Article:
These data are particularly important as units consider strategies for transplantation in the COVID era, particularly in the context of a second surge. While high mortality rates have been reported in patients on dialysis,3 many of these patients will be, by definition, unsuitable for transplantation due to age or multiple comorbidities. A comparison with mortality rates in waiting list patients is therefore more appropriate to determine whether TRs are at an additional risk due to their immunosuppressive regimens. Of note, the study by the ISARIC COVID-19 investigators, which prospectively followed 16 749 patients admitted to the UK hospitals with the virus, found a mortality rate of 33%, which is not dissimilar to the rate described in our study.4 They also found that age was strongly associated with mortality.

In London by May 6, 2020, data from the National Renal Registry suggest that 175 TRs had tested positive (but not necessarily admitted to hospital) for SARS Cov2, and 41 had died, while 977 patients undergoing in center hemodialysis had tested positive and 197 had died.5

The NHS Blood and Transplant Registry reported 38 974 kidney TRs alive with a functioning graft in the United Kingdom on March 1, 2020. By May 7, 2020, 477 UK kidney TRs had tested positive for COVID-19 (12.2%). In London, 1105 patients were on the waiting list for a kidney transplant on March 1, 2020, of whom 155 have been reported as testing positive (14%).6 In light of our data showing 14 deaths from the waiting list group, this would suggest an overall mortality rate for waiting list patients is 1.3%. A single-center study from a London center, with 60 patients, reported a higher mortality (1.5% versus 0.6%) and symptomatic Covid-19 rate (9.9% versus 1.9%) in waitlisted patients versus TRs.7

As of April 22, France reported 222 (16%) of 1398 dialysis patients with COVID-19 have died, and 58 of 432 (13%) TRs have died. In Spain, the figures were 470 of 927 (51%) and 108 of 244 (44%), respectively, on May 4, 2020.3 However, these clearly include patients who were not admitted to hospital, and it is therefore impossible to know the true mortality rates, since many patients will have not been tested and some may have been asymptomatic.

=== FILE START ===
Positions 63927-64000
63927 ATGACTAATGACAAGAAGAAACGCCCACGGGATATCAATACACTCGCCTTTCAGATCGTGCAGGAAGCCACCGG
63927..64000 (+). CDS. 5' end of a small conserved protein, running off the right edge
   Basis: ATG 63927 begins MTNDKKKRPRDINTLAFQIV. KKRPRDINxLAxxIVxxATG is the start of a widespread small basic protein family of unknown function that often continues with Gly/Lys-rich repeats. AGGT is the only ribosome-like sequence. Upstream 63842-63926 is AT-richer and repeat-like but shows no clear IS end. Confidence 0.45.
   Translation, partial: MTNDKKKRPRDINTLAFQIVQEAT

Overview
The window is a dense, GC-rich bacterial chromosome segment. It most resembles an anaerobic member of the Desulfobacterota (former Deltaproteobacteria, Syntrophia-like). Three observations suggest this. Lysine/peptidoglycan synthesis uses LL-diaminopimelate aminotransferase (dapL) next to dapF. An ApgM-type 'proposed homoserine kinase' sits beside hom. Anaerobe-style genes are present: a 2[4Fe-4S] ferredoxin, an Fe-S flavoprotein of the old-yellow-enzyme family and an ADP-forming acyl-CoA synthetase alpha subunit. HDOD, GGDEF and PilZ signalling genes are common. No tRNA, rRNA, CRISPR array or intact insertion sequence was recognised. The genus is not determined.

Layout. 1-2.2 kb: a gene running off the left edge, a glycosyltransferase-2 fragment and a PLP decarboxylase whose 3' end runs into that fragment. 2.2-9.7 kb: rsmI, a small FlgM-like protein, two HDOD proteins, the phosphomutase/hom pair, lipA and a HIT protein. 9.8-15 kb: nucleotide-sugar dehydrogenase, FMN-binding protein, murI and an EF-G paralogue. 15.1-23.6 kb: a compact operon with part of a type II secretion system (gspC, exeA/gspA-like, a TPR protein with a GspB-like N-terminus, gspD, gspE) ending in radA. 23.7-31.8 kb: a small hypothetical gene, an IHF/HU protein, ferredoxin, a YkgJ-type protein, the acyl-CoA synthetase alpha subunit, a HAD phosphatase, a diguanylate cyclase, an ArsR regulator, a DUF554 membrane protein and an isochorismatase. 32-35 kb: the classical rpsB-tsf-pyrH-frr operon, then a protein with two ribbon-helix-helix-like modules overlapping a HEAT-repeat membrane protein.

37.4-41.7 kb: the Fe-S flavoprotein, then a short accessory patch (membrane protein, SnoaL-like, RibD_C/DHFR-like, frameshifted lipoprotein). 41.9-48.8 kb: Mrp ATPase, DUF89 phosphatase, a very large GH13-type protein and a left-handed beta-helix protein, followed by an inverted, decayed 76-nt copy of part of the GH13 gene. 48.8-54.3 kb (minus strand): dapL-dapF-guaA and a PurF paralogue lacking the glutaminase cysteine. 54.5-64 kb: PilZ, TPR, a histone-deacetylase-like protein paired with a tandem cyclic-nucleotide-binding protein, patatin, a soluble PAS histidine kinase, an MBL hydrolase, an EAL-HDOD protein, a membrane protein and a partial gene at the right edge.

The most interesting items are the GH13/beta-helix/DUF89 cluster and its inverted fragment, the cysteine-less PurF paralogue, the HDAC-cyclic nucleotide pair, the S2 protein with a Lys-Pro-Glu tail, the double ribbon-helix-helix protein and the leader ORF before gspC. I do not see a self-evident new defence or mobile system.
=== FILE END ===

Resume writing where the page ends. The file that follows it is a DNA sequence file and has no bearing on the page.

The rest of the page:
A report from New York of 36 TRs testing positive for SARS-Cov-2 suggested a mortality of 28%, although it was unclear how far after surgery these patients were.8 Lymphopenia, especially low CD3 and CD4 T lymphocyte counts (and in 30% low CD8), was a feature, as was thrombocytopenia and raised D-Dimers. We found these features in both our groups of patients, but could not relate these to outcomes. Most of the New York patients were given hydroxychloroquine, and some were given other unproven therapies.

A report from Barcelona describes 26 TRs, of whom 2 died and 1 lost their transplant; most were given antiviral therapy and hydroxychloroquine, as well as having 1 or more immunosuppressants withdrawn, although there were no episodes of rejection.9

International comparisons are inevitably difficult, particularly as policies regarding testing, admission to hospital, or ITU differ between countries.

Another recent report from Spain included 51 patients with renal disease and COVID-19 who required hospital admission; 26 were TRs and 25 were on dialysis, with mortality rates of 23% and 28%, respectively.10 Again, most were treated with hydroxychloroquine.

Finally, a study of factors associated with 5683 hospital deaths from COVID-19 found that organ transplantation carried a hazard ratio of 4.27 in a Cox proportional hazards model.11 However, this is not unexpected, since this was in comparison to all remaining COVID cases, which would potentially include a healthier group.

Our study has a number of limitations. The numbers used in the comparisons, whilst larger than any other report, remain relatively small (particularly considering the recently transplanted), raising the possibility of a Type II error. Given that all programs in London ceased transplantation early during the pandemic, it is difficult to be definitive about the risk of transplanting in the context of continued COVID-19 prevalence. Indeed, one unit in the United Kingdom has experienced significant mortality in kidney TRs before suspension of their program in March (of the last 7 patients, 2 died and 2 others lost their graft- K Graetz personal communication). Nevertheless, a recent report from Oxford describes 24 patients who were transplanted during the COVID pandemic, with excellent outcomes (S. Sinha personal communication, May 2020). Our transplanted cohort included patients who had undergone deceased donor or living donor transplantation, whereas, by definition, our waiting list group was those who were due to undergo deceased donor transplantation only.

Similarly, it is difficult to draw any conclusions about the need for ventilator support or ITU admission, given the variable criteria for admission. The lack of association between age and mortality in the waiting list group may be a reflection of the small numbers, given that age appears to confer a significant risk of mortality in other studies.12

In summary, this study has shown a low absolute mortality risk from COVID-19 in transplanted and waitlisted patients, but a high and similar mortality when admitted to hospital, of around 30%. No factors were found to be associated with mortality, other than age in those who had been transplanted. Timing of transplantation was unrelated to mortality. These data support continuation of transplant programs during the COVID era, but the lack of excess mortality from COVID-19 in waitlisted patients implies that there is no imperative for urgent transplantation from this perspective.